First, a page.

Miss T was three years old when she injured her right eye whilst playing with a stick. Six hours after the injury she was seen by Mr F, consultant ophthalmologist.
He found a superficial laceration of the cornea containing purulent slough in its floor and margin. There was oedema, conjunctival congestion and evidence of pus in the anterior chamber.
Mr F felt that the globe was perforated and contained a foreign body. In the presence of infection, his preferred course was to treat with oral and topical antibiotics, with a view to later surgical exploration. Miss T’s mum, a medical practitioner, attended with Miss T, and Mr F explained his opinion and plan to her.
Mr F reviewed Miss T the next day, about 15 hours after the original injury and arranged to examine Miss T’s eye under general anaesthetic, after she had been starved. At operation he found a perforating conjunctivalscleral tear and removed a 2cm splinter from the eye.
He repaired the tear and applied conjunctival gentamicin. Miss T did well and by the seventh postoperative day all inflammation had resolved and the tear had healed nicely.
To Mr F’s surprise, a claim alleging negligence was brought by Miss T’s family. He was accused of ‘examining the eye roughly with a torch, when he knew this to be inadequate’, of failing to examine the eye in theatre under general anaesthesia, subjecting Miss T to unnecessary ‘torture’ by directing torchlight at the eye, failing to diagnose a perforation and foreign body, giving the wrong treatment and delaying removal of the splinter for 22 hours.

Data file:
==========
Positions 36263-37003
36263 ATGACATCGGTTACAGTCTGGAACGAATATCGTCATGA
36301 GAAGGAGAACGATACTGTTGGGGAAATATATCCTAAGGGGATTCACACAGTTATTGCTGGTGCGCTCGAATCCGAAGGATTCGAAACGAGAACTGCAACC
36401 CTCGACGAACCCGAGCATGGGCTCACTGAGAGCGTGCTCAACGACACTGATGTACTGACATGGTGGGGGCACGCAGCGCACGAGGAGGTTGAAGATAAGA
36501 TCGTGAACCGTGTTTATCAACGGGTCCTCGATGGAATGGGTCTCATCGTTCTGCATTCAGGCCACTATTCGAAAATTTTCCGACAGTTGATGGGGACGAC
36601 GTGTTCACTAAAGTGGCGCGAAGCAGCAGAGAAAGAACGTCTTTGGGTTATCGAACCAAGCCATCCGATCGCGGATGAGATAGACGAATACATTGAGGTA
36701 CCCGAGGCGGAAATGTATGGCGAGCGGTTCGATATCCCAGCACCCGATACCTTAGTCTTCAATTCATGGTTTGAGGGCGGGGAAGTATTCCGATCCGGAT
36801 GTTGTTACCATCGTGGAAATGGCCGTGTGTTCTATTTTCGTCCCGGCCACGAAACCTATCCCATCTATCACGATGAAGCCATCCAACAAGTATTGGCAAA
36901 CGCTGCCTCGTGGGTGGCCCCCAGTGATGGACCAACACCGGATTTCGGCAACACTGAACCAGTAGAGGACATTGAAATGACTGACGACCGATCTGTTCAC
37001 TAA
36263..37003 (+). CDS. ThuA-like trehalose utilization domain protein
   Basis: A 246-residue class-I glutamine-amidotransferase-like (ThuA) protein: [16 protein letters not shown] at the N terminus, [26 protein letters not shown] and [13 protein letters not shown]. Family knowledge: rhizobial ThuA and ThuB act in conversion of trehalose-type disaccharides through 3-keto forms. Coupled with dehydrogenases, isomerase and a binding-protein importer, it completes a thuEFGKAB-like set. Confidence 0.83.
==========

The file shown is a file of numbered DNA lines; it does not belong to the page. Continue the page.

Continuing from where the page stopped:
We sought expert ophthalmological advice. The expert agreed with all of Mr F’s management and found it ‘perfectly reasonable, on his part, to administer intensive antibiotic treatment … before attempting exploration’. The expert asserted that a more forceful examination at first presentation was contraindicated, with a risk of worsening the degree of trauma and spreading infection.
The expert noted, ‘Mr F’s management succeeded in saving an eye which, at the outset, was in grave danger of being lost … I do not see any evidence that his management in any way added to the patient’s pain or distress. ’We resolved to defend the case to trial.
The claimants failed to attend the court and the claim was dismissed.
Dissatisfaction with unpleasant aspects of therapy seems to have been the motivation for this litigation, which is surprising given that a medically-qualified family member was present, receiving full explanation, at the time of the treatment. The failure of the claimants to attend the trial suggests that they realised there was no genuine basis to their claim.
Unless a patient can prove both a breach of duty of care and a causal link to an injury resulting from this, they cannot successfully pursue a claim. Simply being unhappy with some aspects of an inevitably distressing treatment is not enough.
We defend such frivolous claims, even where this involves significant expenditure, in order to discourage the continuing rise in the frequency of unfounded litigation.